A Walk Among the Tombstones

A Walk Among the Tombstones


People are afraid of all the wrong things.

Liam Neeson is Matt Scudder, a disgraced ex-NYPD cop now working as an unlicensed private investigator operating on the edge of the law. Based on Lawrence Block's bestselling mystery novel.... More

When Scudder agrees to help a heroin trafficker (Dan Stevens, TV's Downton Abbey) hunt down the men who kidnapped and then brutally murdered his wife, the PI learns that this is not the first – nor will it be the last – time these men have committed this crime.Hide

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Flicks Review

Similar enough to Taken to be marketed as an unofficial Taken 2.5, but different enough to disappoint anyone expecting that, A Walk Among the Tombstones is a relatively old school private eye drama that maintains attention without leaving a lasting impression.... More

It recalls Jack Reacher in how it's a studio thriller that seeks to access a kind of gritty contemporary noir that tends to remain out of reach when marquee actors are involved. There are lots of attempts to texture Neeson's tormented ex-cop Matt Scudder, but he never stops being Liam Neeson.

That said, he is a reassuring cinematic presence and it's never boring watching him kick ass. Neeson is also able to sell Scudder's friendship with a streetwise black kid, a thread which could've easily derailed the film's already scant suspension of disbelief.

Plus there is genuine novelty in seeing Downton Abbey's Dan Stevens (who played Matthew Crawley) as an ice-cold drug lord, the first of which appears to be a string of big character performances for the actor.

The subject of a series of novels by Lawrence Block, Scudder was last portrayed on screen by Jeff Bridges in forgotten '80s effort 8 Million Ways to Die. It's difficult to imagine this film being any more successful than that one in kickstarting a Matt Scudder franchise.Hide

The Peoples' Reviews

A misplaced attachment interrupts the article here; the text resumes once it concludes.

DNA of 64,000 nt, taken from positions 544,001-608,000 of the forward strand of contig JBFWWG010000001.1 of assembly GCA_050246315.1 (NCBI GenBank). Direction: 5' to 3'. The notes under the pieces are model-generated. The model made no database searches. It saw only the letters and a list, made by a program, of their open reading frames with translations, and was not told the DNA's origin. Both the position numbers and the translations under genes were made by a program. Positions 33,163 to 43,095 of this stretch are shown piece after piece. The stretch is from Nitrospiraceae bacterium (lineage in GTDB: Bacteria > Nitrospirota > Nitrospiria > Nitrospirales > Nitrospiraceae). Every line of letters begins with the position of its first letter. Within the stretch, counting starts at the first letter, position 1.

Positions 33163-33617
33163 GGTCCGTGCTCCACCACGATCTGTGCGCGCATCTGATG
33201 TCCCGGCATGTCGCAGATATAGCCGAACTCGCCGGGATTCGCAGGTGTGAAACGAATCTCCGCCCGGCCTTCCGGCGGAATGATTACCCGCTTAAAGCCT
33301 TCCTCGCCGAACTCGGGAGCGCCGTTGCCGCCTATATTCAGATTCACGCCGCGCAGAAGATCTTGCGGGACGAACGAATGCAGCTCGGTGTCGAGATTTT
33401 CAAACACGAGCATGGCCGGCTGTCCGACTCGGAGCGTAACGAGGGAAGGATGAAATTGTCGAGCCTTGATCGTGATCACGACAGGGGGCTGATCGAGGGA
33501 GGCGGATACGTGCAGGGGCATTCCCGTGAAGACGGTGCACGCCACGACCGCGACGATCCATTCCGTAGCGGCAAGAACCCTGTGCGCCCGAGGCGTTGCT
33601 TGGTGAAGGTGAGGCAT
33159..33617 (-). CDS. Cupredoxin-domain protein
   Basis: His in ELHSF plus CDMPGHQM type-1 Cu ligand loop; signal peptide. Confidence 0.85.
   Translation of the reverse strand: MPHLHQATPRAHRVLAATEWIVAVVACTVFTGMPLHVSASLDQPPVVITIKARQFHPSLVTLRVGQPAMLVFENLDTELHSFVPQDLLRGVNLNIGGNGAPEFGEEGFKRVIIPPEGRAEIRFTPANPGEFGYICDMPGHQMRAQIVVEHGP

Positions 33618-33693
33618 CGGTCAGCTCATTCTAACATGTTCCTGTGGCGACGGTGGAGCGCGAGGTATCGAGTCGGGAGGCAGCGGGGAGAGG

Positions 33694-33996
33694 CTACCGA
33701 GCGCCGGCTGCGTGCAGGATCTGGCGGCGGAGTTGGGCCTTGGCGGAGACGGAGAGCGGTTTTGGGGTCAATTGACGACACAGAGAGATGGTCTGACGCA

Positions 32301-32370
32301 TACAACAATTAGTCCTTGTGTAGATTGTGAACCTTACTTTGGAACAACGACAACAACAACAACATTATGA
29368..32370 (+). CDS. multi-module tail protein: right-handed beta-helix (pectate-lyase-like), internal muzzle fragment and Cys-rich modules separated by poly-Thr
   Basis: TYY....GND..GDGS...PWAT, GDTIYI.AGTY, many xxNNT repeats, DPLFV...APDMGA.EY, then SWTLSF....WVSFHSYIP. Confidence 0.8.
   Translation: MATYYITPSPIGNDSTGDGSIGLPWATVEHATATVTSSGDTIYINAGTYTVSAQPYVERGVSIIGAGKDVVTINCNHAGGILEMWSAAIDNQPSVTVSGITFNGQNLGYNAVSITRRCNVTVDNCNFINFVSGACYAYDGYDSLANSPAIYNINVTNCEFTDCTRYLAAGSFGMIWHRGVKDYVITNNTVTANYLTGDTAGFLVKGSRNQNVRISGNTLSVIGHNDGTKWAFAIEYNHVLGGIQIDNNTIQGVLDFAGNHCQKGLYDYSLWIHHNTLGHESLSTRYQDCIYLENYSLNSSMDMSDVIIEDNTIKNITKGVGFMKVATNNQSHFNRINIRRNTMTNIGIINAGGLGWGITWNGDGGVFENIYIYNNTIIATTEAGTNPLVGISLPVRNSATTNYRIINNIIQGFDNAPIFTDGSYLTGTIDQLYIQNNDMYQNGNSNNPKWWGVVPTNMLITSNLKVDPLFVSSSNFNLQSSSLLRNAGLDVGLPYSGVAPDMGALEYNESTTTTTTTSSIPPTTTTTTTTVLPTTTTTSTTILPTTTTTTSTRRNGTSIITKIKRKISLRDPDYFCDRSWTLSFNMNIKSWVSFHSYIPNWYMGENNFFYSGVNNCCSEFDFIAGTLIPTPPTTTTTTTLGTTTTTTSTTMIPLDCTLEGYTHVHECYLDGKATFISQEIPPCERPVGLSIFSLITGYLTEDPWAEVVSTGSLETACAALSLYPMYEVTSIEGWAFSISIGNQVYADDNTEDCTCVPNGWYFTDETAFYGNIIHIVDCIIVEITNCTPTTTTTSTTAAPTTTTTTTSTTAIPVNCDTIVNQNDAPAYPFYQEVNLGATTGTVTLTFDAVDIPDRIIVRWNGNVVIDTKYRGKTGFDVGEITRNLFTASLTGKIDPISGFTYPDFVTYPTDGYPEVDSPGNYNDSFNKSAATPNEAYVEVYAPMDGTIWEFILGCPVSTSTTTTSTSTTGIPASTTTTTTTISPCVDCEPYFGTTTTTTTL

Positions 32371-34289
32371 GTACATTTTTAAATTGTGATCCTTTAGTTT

Average ratings from 4 ratings, 4 reviews
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BY thorinoak superstar

Solid Neeson action fare. Nothing spectacular and you get what you expect - which is good stuff.

BY JackWallace superstar

Based on the bestselling mystery novel by Lawrence Block. Set in 1999, many signs and posters warning the public about Y2K. Liam Neeson is Matt Scudder, an ex-NYPD cop who resigns from duty after "a bullet took a bad hop". Eight years later, Scudder is working as a private investigator. Kenny Kristo, played by Dan Stevens, a drug kingpin seeking revenge after his wife is kidnapped, raped and murdered, hires Scudder to find the depraved psychopaths involved. A Walk Among the Tombstone is a solid... More neo-noir crime thriller. Dark, disturbing and nasty. Unlike the fast, action packed Taken, A Walk Among the Tombstones is more slow-burn. One of the charismatic actor's most powerful performances in recent years. It's impossible not to love watching Liam Neeson kick ass. Dan Stevens is superb as Kenny Kristo. And the sadistic psycho rapists are effectively creepy. The tension slowly builds up to an intense, thrilling and violent climax. The disgusting sexual violence will turn off some audiences. I think that A Walk Among the Tombstones could start a great franchise of bleak, gritty crime thrillers.Hide

BY suarez nobody

Whilst Neeson did a good job, the story and execution of this thriller is such a let-down. I mean I can tell by watching the trailer that this doesn't look good and it sure doesn't. It certainly is no Taken whilst watchable, there's nothing intriguing about the storyline nor the action. At the end, it fell flat.

BY Gaspardation superstar

The film is a total drag. No suspense or plot. Only the cold and creepy atmosphere.

The Press Reviews

65% of critics recommend.
Rotten Tomatoes Score. More reviews on Rotten Tomatoes

  • Like a good butcher’s cleaver, it’s weighty, solid and sharp. Full Review

  • Neeson’s latest effory is slightly more subdued than his average shoot-’em-up, but no less gruffly satisfying. Full Review

  • Too formally well crafted to be dismissed, but too straightforward and uncurious to be particularly exciting or insightful. Full Review

  • Exciting, in places, though a stranger to subtlety, it ticks all the genre boxes, but there’s something about its knowing noirisms that feels superficial rather than soaked-in. Full Review

  • Distinctly and proudly old-fashioned in its retro, film noir vibe. Full Review

  • The biggest surprise is the fact that, even after all this time, Neeson still can't do a decent American accent. Full Review

  • Nasty, brutal and unforgiving... one of those rare contemporary cinematic offerings: intelligent pulp. Full Review

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